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China’s economic crisis grows as record 8 MILLION defaults mortgages and loans: ‘Situation could get worse’

Defaults by borrowers in China has surged to a record high since the outbreak of the coronavirus pandemic.

Financial experts said the figures highlighted the depth of the country’s economic downturn.


According to local courts, a total of 8.54million people, most of them between the ages of 18 and 59, are officially blacklisted by authorities.

This is as a result of missing payments on everything from home mortgages to business loans.

The pandemic had an impact on defaults in the country

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That figure, equivalent to about one per cent of working-age Chinese adults, is up from 5.7million defaulters in early 2020.

It follows pandemic lockdowns and other restrictions which hampered economic growth and gutted household incomes.

The rise in defaults demonstrates a spotlight on the country’s lack of personal bankruptcy laws that might soften the financial and social impact of soaring debt.

It also adds to the difficulty of shoring up consumer confidence in the worlds second largest economy and a crucial source of global demand.

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Blacklisted defaulters are blocked from a range of economic activities in China

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Under Chinese law, blacklisted defaulters are blocked from a range of economic activities, including purchasing aeroplane tickets and making payments through mobile apps such as Alipay and WeChat Pay.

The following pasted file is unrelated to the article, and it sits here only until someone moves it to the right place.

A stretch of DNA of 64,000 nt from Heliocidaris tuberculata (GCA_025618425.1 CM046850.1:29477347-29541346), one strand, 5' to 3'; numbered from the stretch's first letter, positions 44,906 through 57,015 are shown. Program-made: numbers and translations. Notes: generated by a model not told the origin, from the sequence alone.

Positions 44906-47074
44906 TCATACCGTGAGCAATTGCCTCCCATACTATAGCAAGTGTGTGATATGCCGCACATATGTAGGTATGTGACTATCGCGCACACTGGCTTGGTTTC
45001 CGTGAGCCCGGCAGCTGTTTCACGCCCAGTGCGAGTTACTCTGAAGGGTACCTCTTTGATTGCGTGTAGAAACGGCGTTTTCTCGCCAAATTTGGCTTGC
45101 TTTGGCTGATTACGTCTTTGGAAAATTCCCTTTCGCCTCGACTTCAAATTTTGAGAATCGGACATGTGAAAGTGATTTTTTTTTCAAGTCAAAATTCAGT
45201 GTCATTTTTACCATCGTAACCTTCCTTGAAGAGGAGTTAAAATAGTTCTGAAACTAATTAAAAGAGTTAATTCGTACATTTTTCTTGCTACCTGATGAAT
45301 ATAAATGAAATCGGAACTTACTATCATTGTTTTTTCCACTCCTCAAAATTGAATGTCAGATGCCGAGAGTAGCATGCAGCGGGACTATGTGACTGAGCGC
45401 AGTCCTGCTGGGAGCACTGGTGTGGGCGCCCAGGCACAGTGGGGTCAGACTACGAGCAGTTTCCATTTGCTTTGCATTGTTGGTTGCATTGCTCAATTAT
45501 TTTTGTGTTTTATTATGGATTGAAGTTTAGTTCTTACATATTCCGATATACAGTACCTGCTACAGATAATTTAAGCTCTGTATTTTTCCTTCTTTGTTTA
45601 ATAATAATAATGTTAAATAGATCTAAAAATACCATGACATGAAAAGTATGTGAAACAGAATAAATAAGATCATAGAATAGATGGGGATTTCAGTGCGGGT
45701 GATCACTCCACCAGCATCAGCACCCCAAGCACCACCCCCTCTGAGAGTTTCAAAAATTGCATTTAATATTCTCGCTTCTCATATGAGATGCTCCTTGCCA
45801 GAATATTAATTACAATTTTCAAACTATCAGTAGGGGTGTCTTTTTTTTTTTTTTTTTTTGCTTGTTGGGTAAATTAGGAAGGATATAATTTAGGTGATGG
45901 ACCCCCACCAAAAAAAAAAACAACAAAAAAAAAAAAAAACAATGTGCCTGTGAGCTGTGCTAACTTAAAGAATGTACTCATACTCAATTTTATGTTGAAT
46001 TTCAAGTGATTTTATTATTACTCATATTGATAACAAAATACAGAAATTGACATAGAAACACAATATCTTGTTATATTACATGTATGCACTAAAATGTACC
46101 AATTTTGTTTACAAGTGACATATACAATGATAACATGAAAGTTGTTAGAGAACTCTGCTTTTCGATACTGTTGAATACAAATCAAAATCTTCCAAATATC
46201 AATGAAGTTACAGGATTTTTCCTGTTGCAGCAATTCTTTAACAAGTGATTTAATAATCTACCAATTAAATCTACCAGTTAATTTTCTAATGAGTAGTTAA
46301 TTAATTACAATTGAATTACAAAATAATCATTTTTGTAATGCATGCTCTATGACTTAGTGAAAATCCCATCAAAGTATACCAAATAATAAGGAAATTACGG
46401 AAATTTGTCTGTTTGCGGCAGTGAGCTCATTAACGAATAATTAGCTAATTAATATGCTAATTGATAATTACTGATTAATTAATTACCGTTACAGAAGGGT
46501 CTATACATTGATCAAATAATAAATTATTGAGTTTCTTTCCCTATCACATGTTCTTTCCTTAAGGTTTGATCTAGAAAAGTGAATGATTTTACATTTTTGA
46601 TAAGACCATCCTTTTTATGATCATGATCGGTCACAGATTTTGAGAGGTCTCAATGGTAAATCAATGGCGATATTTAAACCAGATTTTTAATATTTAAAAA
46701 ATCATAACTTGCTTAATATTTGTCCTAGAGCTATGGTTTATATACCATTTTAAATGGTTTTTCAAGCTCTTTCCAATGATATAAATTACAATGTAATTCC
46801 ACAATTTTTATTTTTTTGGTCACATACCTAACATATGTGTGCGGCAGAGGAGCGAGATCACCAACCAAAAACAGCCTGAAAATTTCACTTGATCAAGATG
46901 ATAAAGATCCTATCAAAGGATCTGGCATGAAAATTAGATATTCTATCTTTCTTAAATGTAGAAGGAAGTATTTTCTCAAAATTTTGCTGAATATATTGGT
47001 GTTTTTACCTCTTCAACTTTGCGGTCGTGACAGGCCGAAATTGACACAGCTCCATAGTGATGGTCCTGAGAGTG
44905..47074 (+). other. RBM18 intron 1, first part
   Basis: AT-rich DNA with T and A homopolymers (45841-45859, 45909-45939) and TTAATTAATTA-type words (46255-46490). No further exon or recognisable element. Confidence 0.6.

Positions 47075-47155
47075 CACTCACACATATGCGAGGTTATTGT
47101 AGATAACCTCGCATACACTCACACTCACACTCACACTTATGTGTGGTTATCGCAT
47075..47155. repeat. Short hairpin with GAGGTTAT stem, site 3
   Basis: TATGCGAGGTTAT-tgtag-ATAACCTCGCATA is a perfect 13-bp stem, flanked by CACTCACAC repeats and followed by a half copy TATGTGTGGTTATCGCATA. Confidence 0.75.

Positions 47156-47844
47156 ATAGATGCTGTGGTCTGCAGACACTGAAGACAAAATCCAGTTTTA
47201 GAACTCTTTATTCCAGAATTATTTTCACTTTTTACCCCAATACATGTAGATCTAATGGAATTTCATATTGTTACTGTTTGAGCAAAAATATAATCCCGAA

The blacklisting process is triggered after a borrower is sued by creditors, such as banks, and then misses a subsequent payment deadline.

Chief economist at Hang Seng Bank China Dan Wang said: “The runaway increase in defaulters is a product of not only cyclical but also structural problems. The situation may get worse before it gets better.”

As a growing number of cash-strapped Chinese consumers have struggled to make ends meet, many have stopped paying their bills.

It comes as youth unemployment hit a record 21.3 per cent in June, prompting authorities to stop reporting the data.

Shanghai-based office worker who defaulted on his payments after being laid off in May John Wang said: “I will pay my Rmb28,000 ($4,000) credit card balance when I have a job.

“I don’t know when that will happen.”

Life for blacklisted borrowers can be difficult as they navigate dozens of state-imposed restrictions, including being barred from government jobs, and they can even be prohibited from using toll roads.

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